The Army Medical Department recognized the need for a formalized physical therapy course of instruction during the early 1920s. Such a course began in the fall of 1922 at Walter Reed General Hospital. The course, only four months long at that time, went through numerous changes in length and content in the following two decades. The program received its first accreditation in 1928. The students were civilians, and worked as civilians in military hospitals after graduation.
In 1942, therapists were granted relative military rank and graduates could apply for commissions upon completion of the program. Enlisted women were also allowed to become students and then receive a commission. World War II increased the need for therapists, and from 1942 through 1946, the Army course (26 weeks in length) was run concurrently, on a quarterly basis, at not only Walter Reed, but at other locations which included Fort Sam Houston, TX; Hot Springs, AK; Brigham City, UT; and White Sulphur Springs, WV.
After the war, the need for therapists declined and the training of new therapists was suspended. The physical therapists already on active duty were included in the newly established Women's Medical Specialist Corps (WMSC) in 1947. The program was restarted in 1948 at which time the trainees were commissioned as second lieutenants during their schooling. The course work was moved to its current location at Fort Sam Houston, TX. Male therapists were accepted into the Corps in 1955 and the name of the Corps was changed to the Army Medical Specialist Corps (AMSC).
In 1971, Baylor University and the Army partnered to establish and conduct an entry-level Master's degree program. Curriculum changes reflected the growing role of our profession in the military. Prior to the early 1970s, physical therapists worked in a prescriptive environment during peace time. Then, once again, a major change occurred. After the Vietnam conflict, the Army had too few orthopedic surgeons to manage large numbers of soldiers with neuromusculoskeletal injuries--both battle and non-battle related. Based on our performance record, and on the way we had met the expanded scope of practice required in Korea and Vietnam, physical therapists were identified as "physician extenders," credentialed to evaluate and treat neuromusculoskeletal patients without physician referral. Army physical therapists have been functioning in a direct access setting since that time. The US Army-Baylor University Doctoral Program in Physical Therapy is tasked, therefore, to prepare the student for entry-level competence in all traditional physical therapy skills as well as to emphasize those skills needed as part of the neuromusculoskeletal evaluation process within the military health care system. Students are commissioned in the Army Medical Specialist Corps, Navy Medical Service Corps, the Air Force Biomedical Sciences Corps usually at the rank of second lieutenant or ensign and receive the DPT degree upon successful completion of the Baylor University curriculum.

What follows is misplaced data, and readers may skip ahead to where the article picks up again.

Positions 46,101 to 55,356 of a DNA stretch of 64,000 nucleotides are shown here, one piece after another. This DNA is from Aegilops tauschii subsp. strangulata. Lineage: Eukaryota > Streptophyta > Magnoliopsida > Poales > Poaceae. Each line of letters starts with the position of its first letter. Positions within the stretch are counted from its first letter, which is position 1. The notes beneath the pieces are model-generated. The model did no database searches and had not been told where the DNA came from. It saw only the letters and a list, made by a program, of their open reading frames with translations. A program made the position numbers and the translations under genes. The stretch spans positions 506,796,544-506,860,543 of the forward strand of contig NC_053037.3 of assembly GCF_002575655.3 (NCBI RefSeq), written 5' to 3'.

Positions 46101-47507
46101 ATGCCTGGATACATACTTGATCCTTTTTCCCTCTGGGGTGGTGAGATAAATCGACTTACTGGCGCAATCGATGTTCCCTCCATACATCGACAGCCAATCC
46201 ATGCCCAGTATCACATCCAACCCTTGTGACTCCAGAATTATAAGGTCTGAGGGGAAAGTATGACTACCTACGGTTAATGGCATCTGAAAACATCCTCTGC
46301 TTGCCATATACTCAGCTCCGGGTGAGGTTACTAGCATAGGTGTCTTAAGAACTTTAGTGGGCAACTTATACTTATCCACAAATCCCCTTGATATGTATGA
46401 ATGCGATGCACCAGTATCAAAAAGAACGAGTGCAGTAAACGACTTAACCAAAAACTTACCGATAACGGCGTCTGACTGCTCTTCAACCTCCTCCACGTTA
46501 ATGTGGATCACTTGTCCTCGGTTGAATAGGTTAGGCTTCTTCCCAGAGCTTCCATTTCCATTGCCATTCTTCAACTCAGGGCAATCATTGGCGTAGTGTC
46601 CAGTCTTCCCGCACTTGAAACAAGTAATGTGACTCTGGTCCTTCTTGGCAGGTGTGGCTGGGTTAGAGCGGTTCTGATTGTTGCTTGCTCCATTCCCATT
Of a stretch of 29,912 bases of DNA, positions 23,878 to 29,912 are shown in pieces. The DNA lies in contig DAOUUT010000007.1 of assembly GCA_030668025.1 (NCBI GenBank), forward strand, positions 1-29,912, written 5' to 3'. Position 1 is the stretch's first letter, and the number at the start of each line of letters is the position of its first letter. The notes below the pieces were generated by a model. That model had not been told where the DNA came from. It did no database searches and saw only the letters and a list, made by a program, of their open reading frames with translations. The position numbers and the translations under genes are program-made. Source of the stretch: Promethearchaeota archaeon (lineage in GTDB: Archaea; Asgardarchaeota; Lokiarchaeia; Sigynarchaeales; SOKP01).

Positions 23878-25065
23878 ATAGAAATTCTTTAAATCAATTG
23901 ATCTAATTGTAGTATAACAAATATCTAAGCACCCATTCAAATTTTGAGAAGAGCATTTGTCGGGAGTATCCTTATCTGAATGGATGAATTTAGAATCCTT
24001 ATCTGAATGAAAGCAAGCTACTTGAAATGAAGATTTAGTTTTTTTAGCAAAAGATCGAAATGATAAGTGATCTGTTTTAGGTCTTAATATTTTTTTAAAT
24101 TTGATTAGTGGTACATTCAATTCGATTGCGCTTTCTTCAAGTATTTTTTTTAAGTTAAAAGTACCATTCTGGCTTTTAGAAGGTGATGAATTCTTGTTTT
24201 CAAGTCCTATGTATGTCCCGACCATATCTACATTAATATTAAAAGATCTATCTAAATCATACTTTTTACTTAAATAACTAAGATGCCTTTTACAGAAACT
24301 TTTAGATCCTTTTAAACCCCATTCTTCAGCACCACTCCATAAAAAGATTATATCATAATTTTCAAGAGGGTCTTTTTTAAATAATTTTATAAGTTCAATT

In July 2002, the program was approved by Baylor University to transition to granting a Doctor of Physical Therapy (DPT) degree and CAPTE subsequently granted approval for the change. The first Doctor of Physical Therapy class began the program in December 2003 and graduated in April 2006. The program was accredited in 2007 for eight years by the Commission on Accreditation for Physical Therapy Education (CAPTE). The program is scheduled for re-accreditation in 2017.
US military PTs have a proud history of providing medical care during operational deployments of US forces. US Army PTs were first placed in the 75th Ranger Regiment in 2000, a move that positively influenced medical readiness of the battalions. Subsequently, PTs were assigned to Special Forces Groups, Naval Special Warfare units, and Army Brigade Combat Teams. Over the 10 year period from 2001 to 2011, 162 Army PTs deployed to Iraq or Afghanistan with an estimated 222 deployments. This effort has reduced unnecessary medical evacuation of service members with musculoskeletal injuries approximately 18%. Military PTs are functioning in a primary care direct access role and managing musculoskeletal injuries and providing evidence based PT care within a model coined by Colonel Josef Moore called "Sports medicine on the battlefield."